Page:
Breaking... Compas poll sees Tory majority, NDP official opposition.
The latest Compas poll, released just now (about 9:40 a.m.), will be among the last before the pre-vote polling blackout.
Compas has national party support thus: Tories, 46%; NDP, 26%; Grits, 17%; Bloc, 7%; Greens, 4%.
This is outcome is hardly a sure thing, Compas says, given that 61% of its latest poll respondents say they might change their minds in the next 48 hours. On that score, the NDP has the least committed voters, with 79% saying they could switch before casting their ballot; 71% of Greens saying that; 65% of Grits switchable; 51% of Tories; and 45% of Bloc voters.
The NDP wildcard is that, as in other pollsters' reports in recent weeks, the NDP leads as the second choice among potential switchers. Among voters who might switch, 34% say they'd vote NDP instead, 29% say they'd go Grit instead, 20% would switch to the Greens, 11% to the Tories, and 6% to the Bloc.
If you're rooting for the sort of transformational change the past two weeks has promised, this latest poll confirms it: the NDP will eclipse the Liberals for the first time in history.
Compas says the big story of the election is the NDP, which has the most to gain and the most to lose. If the planets align for the Dippers, they could win 36% of the vote. Or, if things fall apart, NDP support could crater to 20%. I'll just note that "the most to lose" doesn't have you at 20%, which actually would be an improvement from where the Dippers were when the election was called. It would a huge loss - or, more accurately, disappointment - against high expectations that developed during the second half of the campaign.
The NDP downside is that its vote is "soft," which is inevitable given that so much of is Canadians who've never or seldom voted NDP. I'm no psychologist, but if you've changed your voter sentiments - from Liberal to NDP (the Liberals have evolved into a Tory clone), or from NDP to Conservative (you're a Grit whose afraid of the socialist hordes), it's tougher to switch back. That means you'll changed your sentiments twice now, and most of us don't feel great about the instability of intellect that suggests.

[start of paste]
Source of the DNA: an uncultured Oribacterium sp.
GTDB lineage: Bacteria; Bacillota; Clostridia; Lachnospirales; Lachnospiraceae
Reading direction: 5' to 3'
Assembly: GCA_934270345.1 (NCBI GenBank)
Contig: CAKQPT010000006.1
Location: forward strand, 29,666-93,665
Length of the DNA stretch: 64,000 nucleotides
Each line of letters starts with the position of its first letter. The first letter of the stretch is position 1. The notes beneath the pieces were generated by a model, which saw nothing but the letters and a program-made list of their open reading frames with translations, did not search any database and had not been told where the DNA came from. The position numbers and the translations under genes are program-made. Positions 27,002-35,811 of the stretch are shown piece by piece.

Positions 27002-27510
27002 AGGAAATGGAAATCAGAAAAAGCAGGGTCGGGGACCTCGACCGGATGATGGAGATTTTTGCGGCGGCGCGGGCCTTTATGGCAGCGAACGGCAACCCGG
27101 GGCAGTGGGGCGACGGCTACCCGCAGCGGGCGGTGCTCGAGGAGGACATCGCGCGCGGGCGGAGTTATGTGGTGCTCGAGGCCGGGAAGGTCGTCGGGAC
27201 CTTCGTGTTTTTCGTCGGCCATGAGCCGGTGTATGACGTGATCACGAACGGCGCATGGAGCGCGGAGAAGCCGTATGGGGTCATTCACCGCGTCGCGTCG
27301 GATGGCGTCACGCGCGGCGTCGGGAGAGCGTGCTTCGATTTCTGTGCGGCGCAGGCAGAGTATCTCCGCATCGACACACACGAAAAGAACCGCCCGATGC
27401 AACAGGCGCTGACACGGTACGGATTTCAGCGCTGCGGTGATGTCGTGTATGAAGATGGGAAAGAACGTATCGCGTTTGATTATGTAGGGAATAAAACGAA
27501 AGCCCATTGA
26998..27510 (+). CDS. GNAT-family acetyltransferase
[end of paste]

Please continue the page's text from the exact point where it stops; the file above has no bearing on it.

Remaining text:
The NDP upside is that it has the most room to grow, as the second choice of more voters telling Compas they could switch than any party.
I'm at odds with two conclusions here of Compas pollster Conrad Winn.
Apart from having never seen the Tory support placed so high, at 46%, and only twice (out of two dozen polls I've studied in the campaign) placed so low, at 17%,
I'd say that at 51% stability for the Tories, against 79% for the NDP, the Tories have their own problem with switchability. "Only" 51% of Tory Compas respondents saying they might switch in the next 48 hours compares well only with the other parties. For that matter, the 65% "switchability" of only semi-committed Grit voters wouldn't seem to augur well for the Grits, either.
The second point is Winn's investment in voters who don't know their local candidate's names. Compas is on about this at considerable length in its latest, 15-page report. The fact NDP voters are least likely to know their local NDP candidates' name doesn't say as much to me as to Wynn, who sees that as a bad omen for Dippers.
It follows that in a time of great flux - which we appear to be in - first-time NDP voters are going to be even more likely to vote leader and party than local candidate, a phenomenon as old as voting itself. If you're determined to oust Harper, or thwart the socialist hordes, or rescue the Grits, or come home to the Bloc - a lot of folks doing that will give diddly-squat about the name on the ballot, only the party affiliation. (I must confess here that I do not know the name of my MPP. I voted McGuinty in last election, as I will in the next.)